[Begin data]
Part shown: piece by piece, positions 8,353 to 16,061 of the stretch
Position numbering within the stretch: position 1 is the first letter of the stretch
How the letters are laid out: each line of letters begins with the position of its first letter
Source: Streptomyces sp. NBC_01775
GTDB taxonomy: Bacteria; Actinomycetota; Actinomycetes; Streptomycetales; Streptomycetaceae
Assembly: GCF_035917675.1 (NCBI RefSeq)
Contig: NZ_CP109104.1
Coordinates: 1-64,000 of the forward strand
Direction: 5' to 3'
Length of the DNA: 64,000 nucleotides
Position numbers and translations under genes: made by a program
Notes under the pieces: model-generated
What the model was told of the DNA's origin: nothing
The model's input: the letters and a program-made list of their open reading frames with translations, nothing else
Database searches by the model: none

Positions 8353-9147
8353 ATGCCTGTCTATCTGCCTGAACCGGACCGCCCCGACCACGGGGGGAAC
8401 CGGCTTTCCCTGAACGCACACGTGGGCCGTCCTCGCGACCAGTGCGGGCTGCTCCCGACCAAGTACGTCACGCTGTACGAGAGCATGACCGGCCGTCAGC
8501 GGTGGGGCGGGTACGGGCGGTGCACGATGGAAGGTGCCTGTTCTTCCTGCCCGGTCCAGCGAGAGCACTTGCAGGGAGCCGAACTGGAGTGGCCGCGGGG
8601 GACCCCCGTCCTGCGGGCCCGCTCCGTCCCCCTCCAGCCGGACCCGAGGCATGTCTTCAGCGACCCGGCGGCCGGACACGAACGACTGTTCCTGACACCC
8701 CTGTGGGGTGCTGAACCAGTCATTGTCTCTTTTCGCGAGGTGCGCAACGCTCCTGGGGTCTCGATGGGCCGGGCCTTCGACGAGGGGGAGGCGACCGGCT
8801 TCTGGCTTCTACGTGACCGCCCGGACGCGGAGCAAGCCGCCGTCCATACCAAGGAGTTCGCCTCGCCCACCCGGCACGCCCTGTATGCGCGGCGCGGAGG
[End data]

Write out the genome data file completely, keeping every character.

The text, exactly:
Part shown: piece by piece, positions 8,353 to 16,061 of the stretch
Position numbering within the stretch: position 1 is the first letter of the stretch
How the letters are laid out: each line of letters begins with the position of its first letter
Source: Streptomyces sp. NBC_01775
GTDB taxonomy: Bacteria; Actinomycetota; Actinomycetes; Streptomycetales; Streptomycetaceae
Assembly: GCF_035917675.1 (NCBI RefSeq)
Contig: NZ_CP109104.1
Coordinates: 1-64,000 of the forward strand
Direction: 5' to 3'
Length of the DNA: 64,000 nucleotides
Position numbers and translations under genes: made by a program
Notes under the pieces: model-generated
What the model was told of the DNA's origin: nothing
The model's input: the letters and a program-made list of their open reading frames with translations, nothing else
Database searches by the model: none

Positions 8353-9147
8353 ATGCCTGTCTATCTGCCTGAACCGGACCGCCCCGACCACGGGGGGAAC
8401 CGGCTTTCCCTGAACGCACACGTGGGCCGTCCTCGCGACCAGTGCGGGCTGCTCCCGACCAAGTACGTCACGCTGTACGAGAGCATGACCGGCCGTCAGC
8501 GGTGGGGCGGGTACGGGCGGTGCACGATGGAAGGTGCCTGTTCTTCCTGCCCGGTCCAGCGAGAGCACTTGCAGGGAGCCGAACTGGAGTGGCCGCGGGG
8601 GACCCCCGTCCTGCGGGCCCGCTCCGTCCCCCTCCAGCCGGACCCGAGGCATGTCTTCAGCGACCCGGCGGCCGGACACGAACGACTGTTCCTGACACCC
8701 CTGTGGGGTGCTGAACCAGTCATTGTCTCTTTTCGCGAGGTGCGCAACGCTCCTGGGGTCTCGATGGGCCGGGCCTTCGACGAGGGGGAGGCGACCGGCT
8801 TCTGGCTTCTACGTGACCGCCCGGACGCGGAGCAAGCCGCCGTCCATACCAAGGAGTTCGCCTCGCCCACCCGGCACGCCCTGTATGCGCGGCGCGGAGG